At work today I undertook the task of auditing a domain administrator account. Because we don’t want to have many system administrator’s profiles on all of our servers we have a specific domain administrator account which is used for routine maintenance and for anything that needs to be done locally on the server. Over time the account has been used for non-login purposes. For instance, if we needed some scheduled task to run as an administrator, we just set this as the RunAsUser. We also did the same for some specific services that we needed to run.
The problem arises when we need to change the password for this admin account. For instance, if one of our system administrators were to leave, for security reasons we must change the password for this account. If we were to simply change the password the domain administrator account would be changed but none of the saved tasks/services would have their credentials updated. When they try to run they’d login using the old password, be denied, and not run.
So, I had been given the task of auditing approximately 125 physicals servers and over 150 virtual machines running a variety of operating systems. A few weeks earlier I had to update a document which describes all of our serves, virtual machines, their specs, operating systems, and purpose. I was able to use this list of ~275 hostnames to filter out the Windows machines. This list was down to ~200 hosts.
So now I had 200 hosts that I was going to check by hand? No. After some quick googling I was able to find out about the `schtasks` command. The schtasks command allows you to manage all scheduled tasks on your local machine, or a remote machine. I was able to successfully query several remote machines with my domain administrator login and view detailed statistics with the following command:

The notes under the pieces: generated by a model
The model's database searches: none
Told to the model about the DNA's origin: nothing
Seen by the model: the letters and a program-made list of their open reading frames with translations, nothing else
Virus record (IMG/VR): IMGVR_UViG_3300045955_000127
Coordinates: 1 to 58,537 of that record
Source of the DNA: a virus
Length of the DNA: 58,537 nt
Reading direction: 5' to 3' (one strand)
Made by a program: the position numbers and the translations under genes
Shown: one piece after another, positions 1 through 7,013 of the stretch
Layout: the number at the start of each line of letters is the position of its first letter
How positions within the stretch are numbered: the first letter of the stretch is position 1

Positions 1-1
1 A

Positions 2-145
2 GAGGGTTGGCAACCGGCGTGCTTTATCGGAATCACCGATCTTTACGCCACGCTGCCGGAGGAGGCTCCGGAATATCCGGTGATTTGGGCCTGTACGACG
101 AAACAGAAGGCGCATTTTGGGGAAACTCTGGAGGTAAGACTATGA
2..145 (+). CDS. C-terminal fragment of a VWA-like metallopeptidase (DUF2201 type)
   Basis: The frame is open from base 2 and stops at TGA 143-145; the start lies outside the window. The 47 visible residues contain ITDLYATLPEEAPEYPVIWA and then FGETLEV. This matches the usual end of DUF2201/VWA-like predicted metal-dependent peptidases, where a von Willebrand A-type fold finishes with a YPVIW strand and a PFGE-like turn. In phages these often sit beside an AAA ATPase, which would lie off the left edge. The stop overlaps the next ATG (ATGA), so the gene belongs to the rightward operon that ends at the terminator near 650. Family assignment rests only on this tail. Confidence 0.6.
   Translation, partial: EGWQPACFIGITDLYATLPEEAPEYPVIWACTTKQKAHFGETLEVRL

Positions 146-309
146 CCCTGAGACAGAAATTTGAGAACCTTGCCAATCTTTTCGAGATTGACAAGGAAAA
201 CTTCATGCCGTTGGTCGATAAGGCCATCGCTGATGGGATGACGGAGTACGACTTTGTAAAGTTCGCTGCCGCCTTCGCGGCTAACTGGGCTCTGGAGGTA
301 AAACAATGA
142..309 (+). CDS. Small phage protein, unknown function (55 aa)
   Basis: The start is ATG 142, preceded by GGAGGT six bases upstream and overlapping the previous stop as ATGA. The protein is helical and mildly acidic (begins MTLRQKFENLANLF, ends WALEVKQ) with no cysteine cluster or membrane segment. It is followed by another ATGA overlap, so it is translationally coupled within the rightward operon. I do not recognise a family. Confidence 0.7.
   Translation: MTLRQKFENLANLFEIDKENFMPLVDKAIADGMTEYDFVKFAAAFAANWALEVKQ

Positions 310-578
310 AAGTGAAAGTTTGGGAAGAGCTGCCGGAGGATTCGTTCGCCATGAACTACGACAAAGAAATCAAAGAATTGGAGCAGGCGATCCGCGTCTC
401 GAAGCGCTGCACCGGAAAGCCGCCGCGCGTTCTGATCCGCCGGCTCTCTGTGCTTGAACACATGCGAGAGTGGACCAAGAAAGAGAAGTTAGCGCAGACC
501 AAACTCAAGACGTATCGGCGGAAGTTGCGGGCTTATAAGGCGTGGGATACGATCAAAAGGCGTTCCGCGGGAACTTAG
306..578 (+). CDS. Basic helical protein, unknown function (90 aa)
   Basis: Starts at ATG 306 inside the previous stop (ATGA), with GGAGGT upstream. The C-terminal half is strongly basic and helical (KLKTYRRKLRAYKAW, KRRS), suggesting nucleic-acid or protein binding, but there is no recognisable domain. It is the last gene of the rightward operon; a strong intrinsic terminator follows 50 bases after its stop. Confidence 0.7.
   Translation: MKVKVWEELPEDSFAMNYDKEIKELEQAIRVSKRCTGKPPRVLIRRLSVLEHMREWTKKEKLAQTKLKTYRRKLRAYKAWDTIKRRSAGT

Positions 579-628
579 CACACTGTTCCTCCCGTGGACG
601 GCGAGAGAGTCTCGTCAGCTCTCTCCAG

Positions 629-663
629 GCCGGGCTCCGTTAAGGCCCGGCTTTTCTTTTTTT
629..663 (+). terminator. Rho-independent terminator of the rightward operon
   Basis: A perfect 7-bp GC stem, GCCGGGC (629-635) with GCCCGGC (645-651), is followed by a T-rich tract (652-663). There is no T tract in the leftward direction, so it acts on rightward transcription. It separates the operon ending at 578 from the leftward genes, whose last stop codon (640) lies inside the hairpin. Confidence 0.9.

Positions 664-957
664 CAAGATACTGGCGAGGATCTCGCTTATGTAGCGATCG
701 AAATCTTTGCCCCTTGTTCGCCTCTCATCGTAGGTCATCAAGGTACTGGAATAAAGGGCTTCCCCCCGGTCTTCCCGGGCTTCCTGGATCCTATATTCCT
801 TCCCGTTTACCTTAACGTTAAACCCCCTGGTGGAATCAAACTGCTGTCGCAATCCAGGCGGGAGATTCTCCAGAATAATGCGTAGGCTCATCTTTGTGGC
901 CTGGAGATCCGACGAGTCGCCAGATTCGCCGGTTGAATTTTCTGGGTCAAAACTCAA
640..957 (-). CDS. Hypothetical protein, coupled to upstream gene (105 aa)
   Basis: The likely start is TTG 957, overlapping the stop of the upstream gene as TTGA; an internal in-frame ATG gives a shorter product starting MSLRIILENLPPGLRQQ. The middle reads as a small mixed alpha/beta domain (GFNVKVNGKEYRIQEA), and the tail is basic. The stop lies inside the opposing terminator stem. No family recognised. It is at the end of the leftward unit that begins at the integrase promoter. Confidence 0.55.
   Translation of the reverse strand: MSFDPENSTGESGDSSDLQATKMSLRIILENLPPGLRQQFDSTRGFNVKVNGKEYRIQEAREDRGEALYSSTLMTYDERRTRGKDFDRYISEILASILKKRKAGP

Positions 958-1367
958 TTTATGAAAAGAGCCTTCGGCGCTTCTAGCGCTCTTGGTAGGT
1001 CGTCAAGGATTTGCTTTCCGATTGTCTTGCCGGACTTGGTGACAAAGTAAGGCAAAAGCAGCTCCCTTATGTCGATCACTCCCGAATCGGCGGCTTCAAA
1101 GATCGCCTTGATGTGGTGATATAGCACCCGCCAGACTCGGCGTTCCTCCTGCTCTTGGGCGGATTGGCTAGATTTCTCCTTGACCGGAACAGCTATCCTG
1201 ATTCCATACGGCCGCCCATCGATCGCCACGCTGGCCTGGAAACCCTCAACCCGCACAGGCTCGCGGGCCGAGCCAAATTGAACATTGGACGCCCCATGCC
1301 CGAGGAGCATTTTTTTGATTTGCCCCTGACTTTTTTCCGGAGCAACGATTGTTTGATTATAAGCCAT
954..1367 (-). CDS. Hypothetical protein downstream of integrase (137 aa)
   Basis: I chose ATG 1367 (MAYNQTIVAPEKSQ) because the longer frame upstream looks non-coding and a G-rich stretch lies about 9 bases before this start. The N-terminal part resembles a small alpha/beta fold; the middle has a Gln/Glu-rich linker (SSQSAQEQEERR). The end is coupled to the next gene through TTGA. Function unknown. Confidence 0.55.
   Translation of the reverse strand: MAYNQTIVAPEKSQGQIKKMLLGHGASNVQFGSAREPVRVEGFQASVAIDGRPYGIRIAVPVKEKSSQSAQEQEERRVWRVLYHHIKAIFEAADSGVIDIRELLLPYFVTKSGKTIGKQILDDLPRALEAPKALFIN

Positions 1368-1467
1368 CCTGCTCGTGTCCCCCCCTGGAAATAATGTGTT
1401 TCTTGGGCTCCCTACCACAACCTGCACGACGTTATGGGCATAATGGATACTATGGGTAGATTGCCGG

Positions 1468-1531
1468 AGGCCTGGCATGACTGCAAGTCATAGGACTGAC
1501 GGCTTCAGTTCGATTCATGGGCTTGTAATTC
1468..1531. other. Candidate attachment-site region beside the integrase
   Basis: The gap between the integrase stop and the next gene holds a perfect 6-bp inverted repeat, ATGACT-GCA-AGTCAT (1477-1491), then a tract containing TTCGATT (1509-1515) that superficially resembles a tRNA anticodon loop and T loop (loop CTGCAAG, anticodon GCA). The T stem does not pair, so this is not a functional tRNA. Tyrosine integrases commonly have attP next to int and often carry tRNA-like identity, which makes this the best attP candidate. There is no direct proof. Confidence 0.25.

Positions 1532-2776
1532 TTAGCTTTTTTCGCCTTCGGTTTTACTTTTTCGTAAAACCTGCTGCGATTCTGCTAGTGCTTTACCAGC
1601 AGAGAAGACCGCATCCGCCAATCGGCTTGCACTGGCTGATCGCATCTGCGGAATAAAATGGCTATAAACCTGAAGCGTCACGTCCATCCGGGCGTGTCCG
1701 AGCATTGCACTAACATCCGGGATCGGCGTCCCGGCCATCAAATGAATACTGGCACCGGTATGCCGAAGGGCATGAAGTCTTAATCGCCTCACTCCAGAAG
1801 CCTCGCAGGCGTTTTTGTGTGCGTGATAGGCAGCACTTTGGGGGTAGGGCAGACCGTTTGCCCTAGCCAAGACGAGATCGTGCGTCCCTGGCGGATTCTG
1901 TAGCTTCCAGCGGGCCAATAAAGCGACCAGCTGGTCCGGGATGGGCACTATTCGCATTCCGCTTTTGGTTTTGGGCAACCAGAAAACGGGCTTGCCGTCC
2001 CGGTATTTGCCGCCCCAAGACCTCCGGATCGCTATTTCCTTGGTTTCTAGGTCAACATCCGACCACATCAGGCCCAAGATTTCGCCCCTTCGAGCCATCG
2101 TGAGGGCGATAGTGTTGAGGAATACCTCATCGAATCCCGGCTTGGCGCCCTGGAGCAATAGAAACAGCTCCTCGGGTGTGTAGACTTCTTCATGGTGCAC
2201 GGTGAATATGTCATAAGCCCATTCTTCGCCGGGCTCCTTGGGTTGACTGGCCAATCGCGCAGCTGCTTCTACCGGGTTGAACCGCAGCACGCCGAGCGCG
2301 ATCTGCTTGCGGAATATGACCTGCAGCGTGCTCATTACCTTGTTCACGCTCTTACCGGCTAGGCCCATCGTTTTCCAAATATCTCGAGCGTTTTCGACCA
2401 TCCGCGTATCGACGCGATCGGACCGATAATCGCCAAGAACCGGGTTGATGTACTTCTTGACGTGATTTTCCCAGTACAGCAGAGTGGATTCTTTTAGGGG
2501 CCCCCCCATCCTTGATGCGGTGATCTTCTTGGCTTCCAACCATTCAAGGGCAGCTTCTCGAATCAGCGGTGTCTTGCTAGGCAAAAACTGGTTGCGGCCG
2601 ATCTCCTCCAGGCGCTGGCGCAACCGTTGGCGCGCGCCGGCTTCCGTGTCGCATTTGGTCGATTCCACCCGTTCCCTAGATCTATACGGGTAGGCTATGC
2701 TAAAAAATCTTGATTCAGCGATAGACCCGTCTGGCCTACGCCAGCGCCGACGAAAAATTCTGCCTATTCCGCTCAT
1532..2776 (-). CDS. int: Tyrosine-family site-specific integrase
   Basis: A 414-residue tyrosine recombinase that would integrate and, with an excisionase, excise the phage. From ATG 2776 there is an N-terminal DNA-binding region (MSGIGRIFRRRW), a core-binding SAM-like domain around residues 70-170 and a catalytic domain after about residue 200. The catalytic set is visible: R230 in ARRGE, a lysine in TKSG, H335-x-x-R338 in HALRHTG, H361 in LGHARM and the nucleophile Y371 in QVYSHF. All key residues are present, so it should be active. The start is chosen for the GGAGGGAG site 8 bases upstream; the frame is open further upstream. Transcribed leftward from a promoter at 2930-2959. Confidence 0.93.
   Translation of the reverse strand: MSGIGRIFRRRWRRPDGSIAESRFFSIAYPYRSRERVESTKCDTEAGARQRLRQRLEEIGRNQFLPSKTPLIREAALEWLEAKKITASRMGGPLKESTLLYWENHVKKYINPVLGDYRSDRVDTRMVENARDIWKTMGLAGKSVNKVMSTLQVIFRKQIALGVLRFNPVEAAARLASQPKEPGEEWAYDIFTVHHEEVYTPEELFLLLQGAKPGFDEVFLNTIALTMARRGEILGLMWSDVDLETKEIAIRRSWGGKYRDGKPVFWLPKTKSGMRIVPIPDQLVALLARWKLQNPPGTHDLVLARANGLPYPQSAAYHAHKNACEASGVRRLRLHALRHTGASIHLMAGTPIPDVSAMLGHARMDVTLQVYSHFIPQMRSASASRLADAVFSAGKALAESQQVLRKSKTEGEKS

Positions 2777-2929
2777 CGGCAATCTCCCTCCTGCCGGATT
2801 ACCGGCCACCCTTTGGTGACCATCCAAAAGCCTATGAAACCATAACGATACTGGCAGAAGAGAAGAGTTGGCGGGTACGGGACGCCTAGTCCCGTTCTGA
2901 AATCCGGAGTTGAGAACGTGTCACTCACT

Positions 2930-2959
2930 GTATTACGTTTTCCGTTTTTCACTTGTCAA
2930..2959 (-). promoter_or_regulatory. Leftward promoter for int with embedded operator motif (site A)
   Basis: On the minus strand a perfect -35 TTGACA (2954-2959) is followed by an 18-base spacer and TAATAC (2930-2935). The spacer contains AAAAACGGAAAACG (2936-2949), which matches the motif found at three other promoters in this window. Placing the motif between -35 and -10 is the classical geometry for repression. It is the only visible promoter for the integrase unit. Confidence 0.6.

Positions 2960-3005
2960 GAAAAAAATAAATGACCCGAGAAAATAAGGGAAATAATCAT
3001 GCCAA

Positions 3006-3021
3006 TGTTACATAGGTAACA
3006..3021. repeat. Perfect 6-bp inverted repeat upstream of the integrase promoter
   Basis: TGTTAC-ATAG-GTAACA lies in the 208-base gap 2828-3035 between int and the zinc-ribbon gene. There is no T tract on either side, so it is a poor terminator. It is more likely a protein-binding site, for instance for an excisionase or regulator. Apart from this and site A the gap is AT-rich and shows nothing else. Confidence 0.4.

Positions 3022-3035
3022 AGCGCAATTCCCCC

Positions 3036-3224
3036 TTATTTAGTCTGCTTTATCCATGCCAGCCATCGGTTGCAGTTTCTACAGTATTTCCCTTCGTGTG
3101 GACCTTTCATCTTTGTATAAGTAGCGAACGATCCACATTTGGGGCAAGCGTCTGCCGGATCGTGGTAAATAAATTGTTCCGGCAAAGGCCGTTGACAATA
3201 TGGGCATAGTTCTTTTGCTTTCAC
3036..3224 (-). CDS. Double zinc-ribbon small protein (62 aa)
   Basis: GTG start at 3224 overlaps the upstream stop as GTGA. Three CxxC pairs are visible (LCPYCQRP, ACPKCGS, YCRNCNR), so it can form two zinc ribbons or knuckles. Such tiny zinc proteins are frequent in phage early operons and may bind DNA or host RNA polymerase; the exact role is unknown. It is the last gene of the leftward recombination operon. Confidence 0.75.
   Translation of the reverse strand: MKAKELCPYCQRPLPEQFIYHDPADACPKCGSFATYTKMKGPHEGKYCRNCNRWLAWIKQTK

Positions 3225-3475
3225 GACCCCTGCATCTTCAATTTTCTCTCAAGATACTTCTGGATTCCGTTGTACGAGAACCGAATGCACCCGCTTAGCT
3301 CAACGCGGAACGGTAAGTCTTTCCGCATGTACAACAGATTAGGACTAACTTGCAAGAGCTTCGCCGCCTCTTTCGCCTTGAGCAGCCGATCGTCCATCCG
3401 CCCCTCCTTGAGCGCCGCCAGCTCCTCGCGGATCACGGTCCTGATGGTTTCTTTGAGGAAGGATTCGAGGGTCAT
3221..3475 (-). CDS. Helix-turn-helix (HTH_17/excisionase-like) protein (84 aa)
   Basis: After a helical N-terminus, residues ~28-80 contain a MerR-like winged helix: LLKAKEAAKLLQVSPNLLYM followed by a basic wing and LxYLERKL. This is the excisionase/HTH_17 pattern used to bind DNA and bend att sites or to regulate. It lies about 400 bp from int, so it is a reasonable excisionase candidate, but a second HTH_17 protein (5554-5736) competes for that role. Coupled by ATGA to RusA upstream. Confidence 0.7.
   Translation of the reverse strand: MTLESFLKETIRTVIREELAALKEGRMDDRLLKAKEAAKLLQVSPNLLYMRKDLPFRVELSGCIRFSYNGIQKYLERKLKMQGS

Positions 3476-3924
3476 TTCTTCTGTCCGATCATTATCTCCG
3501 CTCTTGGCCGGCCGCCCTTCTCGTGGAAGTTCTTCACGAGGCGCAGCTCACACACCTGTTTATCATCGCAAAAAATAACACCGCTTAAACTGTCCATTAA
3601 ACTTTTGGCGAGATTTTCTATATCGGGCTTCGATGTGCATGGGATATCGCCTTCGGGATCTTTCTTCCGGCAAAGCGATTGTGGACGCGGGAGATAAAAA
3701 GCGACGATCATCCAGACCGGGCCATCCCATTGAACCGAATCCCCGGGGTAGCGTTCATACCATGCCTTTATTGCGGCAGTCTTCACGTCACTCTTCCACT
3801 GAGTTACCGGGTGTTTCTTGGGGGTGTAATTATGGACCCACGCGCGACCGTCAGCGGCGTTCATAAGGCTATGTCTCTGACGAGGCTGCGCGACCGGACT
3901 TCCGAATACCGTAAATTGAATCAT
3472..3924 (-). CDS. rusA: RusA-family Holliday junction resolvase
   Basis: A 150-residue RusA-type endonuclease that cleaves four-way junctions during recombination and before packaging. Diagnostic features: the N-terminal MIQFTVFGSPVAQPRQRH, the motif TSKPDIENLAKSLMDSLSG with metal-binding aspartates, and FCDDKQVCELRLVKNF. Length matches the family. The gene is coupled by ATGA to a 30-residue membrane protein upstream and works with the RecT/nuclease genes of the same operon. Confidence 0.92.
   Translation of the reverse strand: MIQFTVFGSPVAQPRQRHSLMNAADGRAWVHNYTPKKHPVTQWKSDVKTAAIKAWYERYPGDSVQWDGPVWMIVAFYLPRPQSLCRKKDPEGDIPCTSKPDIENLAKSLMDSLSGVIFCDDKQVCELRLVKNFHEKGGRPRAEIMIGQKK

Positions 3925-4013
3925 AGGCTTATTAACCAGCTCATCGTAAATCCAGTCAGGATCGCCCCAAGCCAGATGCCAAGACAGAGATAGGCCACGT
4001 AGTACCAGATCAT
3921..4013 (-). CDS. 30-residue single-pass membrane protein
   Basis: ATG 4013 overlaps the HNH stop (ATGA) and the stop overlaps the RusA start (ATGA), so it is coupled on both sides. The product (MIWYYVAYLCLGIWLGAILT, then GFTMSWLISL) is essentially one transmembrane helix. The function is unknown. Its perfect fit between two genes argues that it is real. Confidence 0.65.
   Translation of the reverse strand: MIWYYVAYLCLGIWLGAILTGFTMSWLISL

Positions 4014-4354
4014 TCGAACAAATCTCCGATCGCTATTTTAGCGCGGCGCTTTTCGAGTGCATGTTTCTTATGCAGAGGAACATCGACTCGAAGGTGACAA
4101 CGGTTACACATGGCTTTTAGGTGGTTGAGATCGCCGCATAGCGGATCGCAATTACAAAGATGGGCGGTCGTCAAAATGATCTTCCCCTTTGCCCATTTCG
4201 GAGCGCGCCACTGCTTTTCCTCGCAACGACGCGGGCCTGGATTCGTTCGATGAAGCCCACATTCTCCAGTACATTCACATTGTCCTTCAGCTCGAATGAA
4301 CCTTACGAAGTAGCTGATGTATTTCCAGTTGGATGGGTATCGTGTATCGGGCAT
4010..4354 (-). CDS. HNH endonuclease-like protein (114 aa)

schtasks /QUERY /S[hostname] /V /FO CSV /QUERY - Specifies that this command is querying existing tasks as opposed to creating new or deleting old tasks. /S [hostname] - Specifies that this is the host to query, if omitted it queries the local machine. See also the /U and /P (username and password) switches. /V - Verbose output, a bunch more information including which user the tasks runs as. /FO CSV - Format output as a CSV (for my purposes this was for easy parsing and eventual excel import)
I wrote a console application to read a list of hosts from a file and run this query on each. The output was then split apart and parsed, and stored for later.
The next task was querying services. This was a bit more of a challenge. There was no nifty command line tool to do this remotely. I ended up using some WMI queries to connect to each machine and query the list of services. The responses were stored for later.
So in my application’s current run state I had a list of all services and scheduled tasks on about 200 windows hosts. I then checked the appropriate fields for the domain account we wanted to audit, then output this as a .csv file. I imported the file into excel and had a nice neat presentable list of relevant tasks/services, their purpose, use, etc.
All in all what would have taken several boring hours by hand (likely 3+) I was able to automate in about two hours. The run time to audit all of these machines only takes about 5 minutes (mostly due to the occasional time out). The ones which errored ~3% we were able to audit ourselves.
I guess the moral of this story is: Automate if possible! If it takes you 5 hours to do a task by hand, and 5 hours to automate the task, automate it! You never know when you might need to run the audit again. This being said, don’t automate every little thing. Don’t spend an hour making an application/script that you could do by hand in 5 minutes. Then again if this is something that you need to do on a regular basis, automate!